Title (JP): Super Robot Taisen T (スーパーロボット大戦T)
Title (Asia): Super Robot Wars T
Platform: PS4, Vita
Developer: B.B. Studio
Publisher: Bandai Namco Entertainment
Release date: 20 Mar 2019 (JP and Asia, PS4/Switch)
This review was written based on the Japanese release of the game, and may not reflect changes made to versions released in other regions.
Super Robot Wars T is the third entry in the robot anime crossover franchise Super Robot Wars’ main series, to get an English release (albeit only in Asia), and the first to be released on the Switch.
The premise of mainline Super Robot Wars is simple: A strategy RPG featuring multiple robot anime series in an extravagant crossover that only the likes of Bandai could pull off. While many crossovers are satisfied with simply putting the characters in close proximity, SRW has turned crossovers into an art, with plots of different series intertwining and characters interacting so naturally that people unfamiliar with the source material sometimes get confused with which series they belong to. The games also constantly make changes to the source material’s plots, allowing players to save characters who died in their shows, or redeeming antagonists, or even giving proper endings to series which were unfortunately unable to have their own due to shows being cancelled.
Super Robot Wars T, like X and V before it, is for the most part a standalone game with no significant ties to any previous series. The game takes place in a world in the midst of an age of decline and resignation, where attempts to expand to outer space have failed, and mankind is in an age of turmoil. The protagonist of X is a test pilot employed by a company called VTX Union which is developing a new mech, the Tyranado, as a candidate for the Earth Federation’s next generation of armed forces, and the story follows them as they aid an independent force within the Federation as it takes on terrorist and alien threats.
Like with V and X, two versions of the game are available for each platform: The regular version, which uses its own BGM versions of the various series’ themes, and the Premium Anime Song & Sound Edition, which includes vocal versions of numerous series’ songs as well as some of the original versions of the BGM, but is priced 3000 yen higher than the regular version.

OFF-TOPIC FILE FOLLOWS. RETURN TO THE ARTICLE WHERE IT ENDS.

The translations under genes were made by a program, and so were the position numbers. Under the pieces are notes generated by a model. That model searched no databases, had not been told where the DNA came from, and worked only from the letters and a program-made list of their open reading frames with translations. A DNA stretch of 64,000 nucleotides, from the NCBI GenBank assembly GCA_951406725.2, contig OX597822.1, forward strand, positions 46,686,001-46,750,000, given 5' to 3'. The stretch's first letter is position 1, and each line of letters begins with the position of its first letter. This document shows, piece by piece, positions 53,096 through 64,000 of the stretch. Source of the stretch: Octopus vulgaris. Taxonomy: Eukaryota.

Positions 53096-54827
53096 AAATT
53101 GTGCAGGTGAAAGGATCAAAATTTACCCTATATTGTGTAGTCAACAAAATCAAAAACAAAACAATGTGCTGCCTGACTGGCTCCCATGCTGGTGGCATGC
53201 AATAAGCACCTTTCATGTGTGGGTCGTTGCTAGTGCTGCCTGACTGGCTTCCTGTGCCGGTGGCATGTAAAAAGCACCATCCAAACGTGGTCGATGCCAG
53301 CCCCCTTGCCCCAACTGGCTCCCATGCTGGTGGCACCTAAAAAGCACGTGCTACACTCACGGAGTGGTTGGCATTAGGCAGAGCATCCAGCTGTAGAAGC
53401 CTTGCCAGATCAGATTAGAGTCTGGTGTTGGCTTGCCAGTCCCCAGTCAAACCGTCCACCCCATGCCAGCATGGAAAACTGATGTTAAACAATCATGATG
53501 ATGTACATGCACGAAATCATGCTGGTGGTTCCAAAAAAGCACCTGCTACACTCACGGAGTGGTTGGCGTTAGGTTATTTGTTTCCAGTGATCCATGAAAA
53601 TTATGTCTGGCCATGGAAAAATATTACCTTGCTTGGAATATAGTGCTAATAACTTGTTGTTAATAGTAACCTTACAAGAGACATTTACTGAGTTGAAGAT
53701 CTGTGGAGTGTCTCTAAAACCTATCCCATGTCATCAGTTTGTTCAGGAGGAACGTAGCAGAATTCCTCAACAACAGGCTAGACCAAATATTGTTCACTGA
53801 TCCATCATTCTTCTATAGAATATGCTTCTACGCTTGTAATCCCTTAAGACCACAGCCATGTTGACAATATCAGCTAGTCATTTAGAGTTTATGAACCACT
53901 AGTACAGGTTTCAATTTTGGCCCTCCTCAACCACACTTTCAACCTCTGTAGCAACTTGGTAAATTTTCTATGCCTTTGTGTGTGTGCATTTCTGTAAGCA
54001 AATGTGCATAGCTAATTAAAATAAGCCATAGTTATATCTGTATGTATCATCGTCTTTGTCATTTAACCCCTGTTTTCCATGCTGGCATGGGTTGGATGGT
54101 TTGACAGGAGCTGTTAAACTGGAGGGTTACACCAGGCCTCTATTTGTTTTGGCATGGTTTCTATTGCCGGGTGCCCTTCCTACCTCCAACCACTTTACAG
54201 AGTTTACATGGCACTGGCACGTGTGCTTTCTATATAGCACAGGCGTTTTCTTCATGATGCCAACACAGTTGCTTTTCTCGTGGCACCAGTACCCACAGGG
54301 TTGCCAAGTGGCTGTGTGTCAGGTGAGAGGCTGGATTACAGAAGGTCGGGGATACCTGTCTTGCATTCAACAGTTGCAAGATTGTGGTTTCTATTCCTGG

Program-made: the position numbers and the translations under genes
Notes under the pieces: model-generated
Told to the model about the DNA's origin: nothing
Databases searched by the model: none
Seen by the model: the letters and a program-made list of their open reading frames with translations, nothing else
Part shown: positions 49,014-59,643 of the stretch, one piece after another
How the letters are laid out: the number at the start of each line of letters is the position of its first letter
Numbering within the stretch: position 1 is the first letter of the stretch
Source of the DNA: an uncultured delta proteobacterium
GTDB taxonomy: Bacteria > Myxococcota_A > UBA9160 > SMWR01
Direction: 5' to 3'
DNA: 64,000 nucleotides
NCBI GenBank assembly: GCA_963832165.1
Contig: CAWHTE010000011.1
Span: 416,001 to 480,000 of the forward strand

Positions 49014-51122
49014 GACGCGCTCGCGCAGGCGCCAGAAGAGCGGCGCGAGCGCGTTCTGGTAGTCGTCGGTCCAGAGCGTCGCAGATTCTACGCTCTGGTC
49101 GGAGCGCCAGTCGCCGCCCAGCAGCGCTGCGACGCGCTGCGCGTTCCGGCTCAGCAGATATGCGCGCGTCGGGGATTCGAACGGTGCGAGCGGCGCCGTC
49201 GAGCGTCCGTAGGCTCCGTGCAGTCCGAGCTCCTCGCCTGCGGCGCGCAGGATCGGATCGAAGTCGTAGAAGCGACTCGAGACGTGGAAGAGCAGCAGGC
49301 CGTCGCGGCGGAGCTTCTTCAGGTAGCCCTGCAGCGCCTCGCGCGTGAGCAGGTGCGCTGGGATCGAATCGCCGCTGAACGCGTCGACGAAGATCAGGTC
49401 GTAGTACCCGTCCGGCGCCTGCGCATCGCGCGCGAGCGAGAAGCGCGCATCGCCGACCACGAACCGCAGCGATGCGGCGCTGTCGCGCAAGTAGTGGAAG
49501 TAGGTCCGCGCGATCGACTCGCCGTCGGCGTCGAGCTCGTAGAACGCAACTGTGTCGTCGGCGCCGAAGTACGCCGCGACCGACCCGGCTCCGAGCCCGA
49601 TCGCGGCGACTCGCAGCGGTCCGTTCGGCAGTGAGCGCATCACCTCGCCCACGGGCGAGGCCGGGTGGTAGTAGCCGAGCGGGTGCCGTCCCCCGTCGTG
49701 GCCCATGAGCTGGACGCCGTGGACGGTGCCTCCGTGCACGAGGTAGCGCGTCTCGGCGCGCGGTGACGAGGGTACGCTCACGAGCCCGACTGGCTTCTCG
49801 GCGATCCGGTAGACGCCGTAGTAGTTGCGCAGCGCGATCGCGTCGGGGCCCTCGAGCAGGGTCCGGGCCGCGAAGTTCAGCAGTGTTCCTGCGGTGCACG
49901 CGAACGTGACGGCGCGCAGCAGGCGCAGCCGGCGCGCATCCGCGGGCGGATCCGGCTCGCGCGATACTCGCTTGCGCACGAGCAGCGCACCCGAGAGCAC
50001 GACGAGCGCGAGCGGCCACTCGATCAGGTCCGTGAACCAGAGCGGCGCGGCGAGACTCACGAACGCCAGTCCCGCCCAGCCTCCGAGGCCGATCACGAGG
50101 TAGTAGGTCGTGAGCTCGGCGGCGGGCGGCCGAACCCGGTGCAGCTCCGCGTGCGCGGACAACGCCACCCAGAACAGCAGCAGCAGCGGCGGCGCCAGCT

The series list for Super Robot Wars T is:
- Trider G7
- Aura Battler Dunbine
- New Story of Aura Battler Dunbine
- Mobile Suit Z Gundam
- Mobile Suit Gundam ZZ
- Mobile Suit Gundam: Char’s Counterattack
- Mobile Suit Gundam: Char’s Counterattack- Beltorchika’s Children
- Mobile Suit Crossbone Gundam
- Mobile Suit Crossbone Gundam: Skull Heart
- Mobile Suit Crossbone Gundam: Steel 7
- Mobile Fighter G Gundam
- Armored Trooper Votoms
- Armored Trooper Votoms: The Last Red Shoulder
- Armored Trooper Votoms: Big Battle
- The Brave Express Might Gaine
- The King of Braves Gaogaigar
- Cowboy Bebop
- Martian Successor Nadesico: The Motion Picture – Prince of Darkness
- Getter Robo Armageddon
- Mazinger Z: Infinity
- Arcadia of My Youth: Endless Orbit SSX
- Magic Knight Rayearth
- Gun X Sword
- Expelled from Paradise
Of these series, Beltorchika’s Children, Skull Heart, Steel 7, and The Last Red Shoulder are units-only, with no story elements incorporated into the game.
Cowboy Bebop, Arcadia of My Youth, Magic Knight Rayearth, and Expelled from Paradise make their first appearances in Super Robot Wars, while New Story of Aura Battler Dunbine, Mazinger Z: Infinity, and Gun X Sword are making their first appearances on a voiced non-portable console SRW. Cowboy Bebop has however previously appeared alongside Trider G7, Dunbine, Gaogaigar, Votoms, Might Gaine, and various Gundam series in Sunrise Interactive’s Sunrise Eiyuutan/Sunrise World War series, which itself had a crossover with Super Robot Wars in Super Robot Wars Alpha for Dreamcast.